Khmer songs, especially some melodies, describing the richness of nature and the important of
comparability of human, animals, and nature for peace and prosperity. Kouprey were often found in
herds of 20 or more and also found with gaur, banteng or sambar deer. They are more intelligent,
more industrious and more easily frightened than other species in their family and they are strong,
agile, and good at smelling and fast moving. Kouprey can tolerate sunlight, low quality food and
Bovine Spongiform Encephalop Pathy (SBP) diseases.
Appendix 2

of the Royal Decree No. NS/RKT/0305/149 dated March 21, 2005
on the Designation of Animals and Plants as National Symbols
of the Kingdom of Cambodia.
-----

2- ¡«o:~ Giant Ibis (Pseudibis gigantea): The National Bird of the Kingdom of Cambodia
The Khmer common name is “Tror Yorng or
Kangor Yak or Aov Loeuk”. The scientific
name is “Pseudibis gigantea” and English
common name is “Giant Ibis”. Giant Ibis has
dark grey-brown plumage, light red legs,
curved downward bill and 104cm in body
length. Hunting of Giant Ibis was prohibited by
declaration No.359 dated August 01, 1994
issued by the Ministry of Agriculture, Forestry
and Fisheries. It was classified as a critical
endangered species according to the IUCN Red
List. Giant Ibis is one of the species that in the
past distributed almost throughout Southeast
Asia, but at present tine it can only find in the North and Northeast parts of Cambodia. It has been
written about in popular Khmer songs and Khmer traditional tales. Cambodia people had believed
that Giant Ibis is very intelligent, if a fail hunting on them in any places, they will never come to
those places for ever. Their bloods were traditionally used for malaria treatment in the isolated
villages. It is a popular bird, people like them a lots, especially it's morning calls that connected to the
heart of Cambodian farmers for love introduction as well as for remaining that it is time for going to
the fields. Giant Ibis feeds on many species of invertebrates such as shell, earth warm, crab…etc. It
likes to inhabit in dried open forest with many wetland (ponds, lakes, rivers). It walks slowly on the
ground for feeding and rest on trees for hiding from its enemies. Giant Ibis is a new rediscovered
species in Cambodia, after the world wondered it might be extinct. A total number of it population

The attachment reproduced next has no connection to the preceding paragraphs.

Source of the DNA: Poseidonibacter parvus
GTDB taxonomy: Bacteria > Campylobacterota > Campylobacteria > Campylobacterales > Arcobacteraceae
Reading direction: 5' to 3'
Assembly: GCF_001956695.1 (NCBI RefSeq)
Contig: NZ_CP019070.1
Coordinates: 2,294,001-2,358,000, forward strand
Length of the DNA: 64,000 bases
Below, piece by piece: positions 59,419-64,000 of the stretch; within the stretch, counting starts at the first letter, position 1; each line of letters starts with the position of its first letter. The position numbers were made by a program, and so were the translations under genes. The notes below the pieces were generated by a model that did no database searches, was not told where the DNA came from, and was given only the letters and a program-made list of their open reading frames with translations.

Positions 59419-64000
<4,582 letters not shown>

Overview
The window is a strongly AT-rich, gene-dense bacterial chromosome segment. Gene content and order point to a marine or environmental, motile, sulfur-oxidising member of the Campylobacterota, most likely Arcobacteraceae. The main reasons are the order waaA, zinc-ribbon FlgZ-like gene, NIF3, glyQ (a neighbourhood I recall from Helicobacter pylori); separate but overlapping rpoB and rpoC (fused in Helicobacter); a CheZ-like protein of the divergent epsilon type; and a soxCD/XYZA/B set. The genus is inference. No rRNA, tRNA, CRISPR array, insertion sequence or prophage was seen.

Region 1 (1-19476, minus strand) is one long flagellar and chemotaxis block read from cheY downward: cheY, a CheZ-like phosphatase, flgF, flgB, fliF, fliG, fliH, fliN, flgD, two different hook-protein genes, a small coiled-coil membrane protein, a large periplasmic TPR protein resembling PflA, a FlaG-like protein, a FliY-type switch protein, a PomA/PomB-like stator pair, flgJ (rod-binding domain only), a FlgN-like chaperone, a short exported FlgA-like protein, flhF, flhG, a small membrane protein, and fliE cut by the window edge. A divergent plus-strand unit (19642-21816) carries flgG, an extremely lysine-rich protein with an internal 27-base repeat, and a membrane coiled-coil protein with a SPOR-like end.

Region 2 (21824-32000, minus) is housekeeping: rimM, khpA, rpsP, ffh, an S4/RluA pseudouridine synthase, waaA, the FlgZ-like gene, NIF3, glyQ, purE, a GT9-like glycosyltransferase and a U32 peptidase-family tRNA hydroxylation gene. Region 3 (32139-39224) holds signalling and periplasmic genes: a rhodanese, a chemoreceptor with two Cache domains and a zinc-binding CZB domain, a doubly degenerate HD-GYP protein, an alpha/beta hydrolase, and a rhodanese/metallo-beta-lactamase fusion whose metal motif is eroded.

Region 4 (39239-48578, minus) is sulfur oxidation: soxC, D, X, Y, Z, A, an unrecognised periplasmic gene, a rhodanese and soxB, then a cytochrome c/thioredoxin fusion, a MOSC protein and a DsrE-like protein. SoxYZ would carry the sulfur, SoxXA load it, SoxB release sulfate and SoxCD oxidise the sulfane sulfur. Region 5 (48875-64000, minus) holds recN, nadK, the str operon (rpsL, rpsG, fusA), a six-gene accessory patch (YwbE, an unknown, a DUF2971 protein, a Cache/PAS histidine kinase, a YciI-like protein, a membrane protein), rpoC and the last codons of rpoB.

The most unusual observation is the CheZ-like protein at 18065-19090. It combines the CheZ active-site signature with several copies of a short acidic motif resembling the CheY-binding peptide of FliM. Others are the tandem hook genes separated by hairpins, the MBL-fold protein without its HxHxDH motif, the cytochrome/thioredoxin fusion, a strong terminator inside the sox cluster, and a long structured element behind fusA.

founded in Prah Vihear Province is not lease than a 100 birds, which is one of the largest population
of the world. Cambodia is the first country for providing the first wild Giant Ibis photos for the world
and now photographs were published in the National Geographic Magazine. The Government of
Cambodia issued a sub-degree for wildlife and genetic resource conservation in Prah Vihear is also
the main reason to protect Giant Ibis. Because it is a critical endangered species so many international
conservation organizations are interesting to protect them. However, because it is a beautiful and
good looking bird, especially it was a new rediscovered species in Cambodia; it is great potential for
eco-tourism initiative.

Appendix 3

of the Royal Decree No. NS/RKT/0305/149 dated March 21, 2005
on the Designation of Animals and Plants as National Symbols
of the Kingdom of Cambodia.
-----

3- a:=-n:~ Royal Turtle (Batagur baska): The National Reptile of the Kingdom of Cambodia

The Khmer common name is
“Andoeurk Sarsai or Andoeurk
Lung”. The scientific name is
“Batagur baska” and English
common name is “Royal Turtle”.
Royal Turtle has white eyes and
hocked nose. The carapace has up to
60 cm long with gray or black color.
The front digits are large and covered
with webbed skin similar to duck
feet. It has 4 digits in contrast to
other species that have five digits.
International trade of Royal Turtle is prohibited as it is included in appendix I of
the CITES convention. Royal Turtle is classified as globally threatened species in the
IUCN Red List. For year ago, the species has been protected by the royal decree and
has been regarded as royal property in Cambodia. The turtle eggs were collected from
January to March solely for offering to royalty to eat. For this reason people gave it
name "Royal Turtle" which resists today. Later, whenever people captured this species
then always decorated it and invited monks to pray for peace before releasing it. Royal
Turtle prefers marine estuaries of small streams with mangrove forest or other aquatic
plants along the sea beach. Royal Turtle feeds on a wide range of foods including plant